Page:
CHARLOTTE, NC (WBTV) - A Charlotte man with a previous arrest history was given a second chance to get out of jail without bond after he was arrested again in early February on gun charges. Officials say Jakieran Harris took advantage of that freedom, and decided not to show up for his court appearance.
There is now a warrant for Harris' arrest. He's been on the run for ten days.
Court watchers told WBTV they were afraid of this outcome.
"The red flags were there on this individual," said Marcus Philemon of CharMeck Court Watch. "He's cut off his electronic monitor in the past. He has no regard for the law. He has no regard for his release terms."
After Charlotte Mecklenburg Police arrested Harris on February 1, for gun charges, a Mecklenburg County Judge referred Harris to PreTrial Services. It's a county program that relies on supervision to make sure defendants appear in court.
But the 20 year old failed to appear in court on February 23. No one has been able to find him.
PreTrial Services said they assessed Harris's risk of flight and danger to community. They thought supervision would be enough to keep Harris in line.
"Mr Harris didn't do, didn't hold up his end of the bargain and the process worked and a warrant for his arrest has been issued and he's been revoked from the program," said Jessica Ireland of PreTrial Services. "The process worked because he was given a chance. He had a contract that outlined his conditions of release and he didn't follow them."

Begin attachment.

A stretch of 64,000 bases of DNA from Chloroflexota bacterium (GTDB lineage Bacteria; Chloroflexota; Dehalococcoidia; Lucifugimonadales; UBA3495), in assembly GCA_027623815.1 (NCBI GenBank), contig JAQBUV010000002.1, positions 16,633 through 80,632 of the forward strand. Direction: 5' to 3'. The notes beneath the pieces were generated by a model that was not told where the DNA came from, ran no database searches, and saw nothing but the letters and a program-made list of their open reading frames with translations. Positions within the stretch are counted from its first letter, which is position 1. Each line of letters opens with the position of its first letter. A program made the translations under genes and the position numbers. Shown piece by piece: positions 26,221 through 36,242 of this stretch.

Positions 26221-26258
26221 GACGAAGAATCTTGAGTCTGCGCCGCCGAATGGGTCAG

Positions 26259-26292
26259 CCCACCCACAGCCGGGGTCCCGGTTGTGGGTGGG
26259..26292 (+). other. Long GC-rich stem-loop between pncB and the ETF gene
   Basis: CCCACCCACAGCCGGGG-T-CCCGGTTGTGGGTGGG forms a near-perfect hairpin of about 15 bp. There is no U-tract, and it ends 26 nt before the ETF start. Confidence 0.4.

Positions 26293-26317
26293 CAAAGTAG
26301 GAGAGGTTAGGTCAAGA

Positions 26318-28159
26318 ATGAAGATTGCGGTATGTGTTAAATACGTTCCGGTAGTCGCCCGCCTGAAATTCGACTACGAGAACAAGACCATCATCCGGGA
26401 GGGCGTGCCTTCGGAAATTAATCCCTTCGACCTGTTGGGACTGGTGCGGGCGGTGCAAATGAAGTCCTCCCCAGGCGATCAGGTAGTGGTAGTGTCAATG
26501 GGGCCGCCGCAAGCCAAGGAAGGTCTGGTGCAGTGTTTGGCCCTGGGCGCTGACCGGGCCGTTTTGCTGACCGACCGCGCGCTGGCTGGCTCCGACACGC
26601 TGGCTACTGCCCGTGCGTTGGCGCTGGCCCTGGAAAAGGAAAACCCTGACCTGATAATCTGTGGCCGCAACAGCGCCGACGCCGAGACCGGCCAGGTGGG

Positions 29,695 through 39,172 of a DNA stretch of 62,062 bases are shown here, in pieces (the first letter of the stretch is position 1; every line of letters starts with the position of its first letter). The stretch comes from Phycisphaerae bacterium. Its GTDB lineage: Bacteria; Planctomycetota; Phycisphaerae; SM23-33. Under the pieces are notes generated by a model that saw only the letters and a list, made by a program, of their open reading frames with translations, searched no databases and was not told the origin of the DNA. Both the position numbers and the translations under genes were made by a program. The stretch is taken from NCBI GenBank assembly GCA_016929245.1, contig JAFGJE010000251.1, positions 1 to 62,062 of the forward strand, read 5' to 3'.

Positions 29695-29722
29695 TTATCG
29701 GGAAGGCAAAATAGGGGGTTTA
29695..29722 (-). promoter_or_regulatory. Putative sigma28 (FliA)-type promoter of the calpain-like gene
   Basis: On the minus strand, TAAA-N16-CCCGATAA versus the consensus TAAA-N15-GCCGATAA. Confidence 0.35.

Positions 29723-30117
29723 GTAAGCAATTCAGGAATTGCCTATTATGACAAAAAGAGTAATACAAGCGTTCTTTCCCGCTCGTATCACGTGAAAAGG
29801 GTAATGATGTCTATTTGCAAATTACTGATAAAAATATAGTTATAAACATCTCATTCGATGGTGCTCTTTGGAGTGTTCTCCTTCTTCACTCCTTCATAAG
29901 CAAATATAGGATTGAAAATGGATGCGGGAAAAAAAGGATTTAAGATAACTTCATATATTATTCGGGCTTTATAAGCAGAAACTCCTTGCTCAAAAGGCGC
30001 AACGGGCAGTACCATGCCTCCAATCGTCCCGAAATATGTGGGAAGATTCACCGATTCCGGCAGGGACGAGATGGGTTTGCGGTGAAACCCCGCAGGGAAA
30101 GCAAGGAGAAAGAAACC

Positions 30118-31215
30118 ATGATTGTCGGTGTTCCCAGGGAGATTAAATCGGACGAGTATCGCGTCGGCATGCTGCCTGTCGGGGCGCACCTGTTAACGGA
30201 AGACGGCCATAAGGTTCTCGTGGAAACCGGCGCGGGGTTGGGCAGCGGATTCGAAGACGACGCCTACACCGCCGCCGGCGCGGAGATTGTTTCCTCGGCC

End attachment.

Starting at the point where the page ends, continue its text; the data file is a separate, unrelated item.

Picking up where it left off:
Harris has been arrested several times for various charges including guns and interfering with an electronic monitor. In early February, court watchers said they were prepared to go to court to monitor his case when they realized there was no bond hearing because Harris was already out of jail.
"It's anger, because I'm tired of - not only as an organization but as a citizen - tired of being lied to" Philemon said.
Court watchers were upset because Harris got out of jail without posting bond.
At his first court appearance in early February, a judge referred Harris to PreTrial Services.
"The biggest thing we have a problem with is community safety," Philemon said. "Taking community safety into effect before they release an individual."
Jail records show that Harris has been arrested 10 times since 2013. The charges include breaking and entering, burglary, gun charges, possession of stolen goods, resisting public officer, felony larceny, felony conspiracy, interfering with an electronic monitor and probation violation.
Despite Harris' criminal history, probation violation, and cutting off an electronic monitor, Pretrial Services concluded he could go home but must check in with case managers for supervision.
"That risk assessment will take into account risk of flight and danger to the community posed by each defendant," said Jessica Ireland, Program Manager for PreTrial Services.
Ireland said after defendants are referred to the program, case managers do an assessment and an interview to determine if "they meet our program eligibility and requirements."
Court watchers are asking one question: what about public safety?
"I understand that some may feel that, but again the risk assessment that we use looks at risk of flight and danger to community posed by the defendant, so that was certainly taken into account" said Ireland.
Philemon said he doesn't get it.
"He's had his hands on guns on more than one occasion, been arrested for that," Philemon said. "And two, when he's been given post supervision release in the past, he's not been able to abide by post supervision."
Ireland said Harris was in full compliance prior to missing his court appearance.
Pretrial Services says the program has approximately 280 clients and four case managers.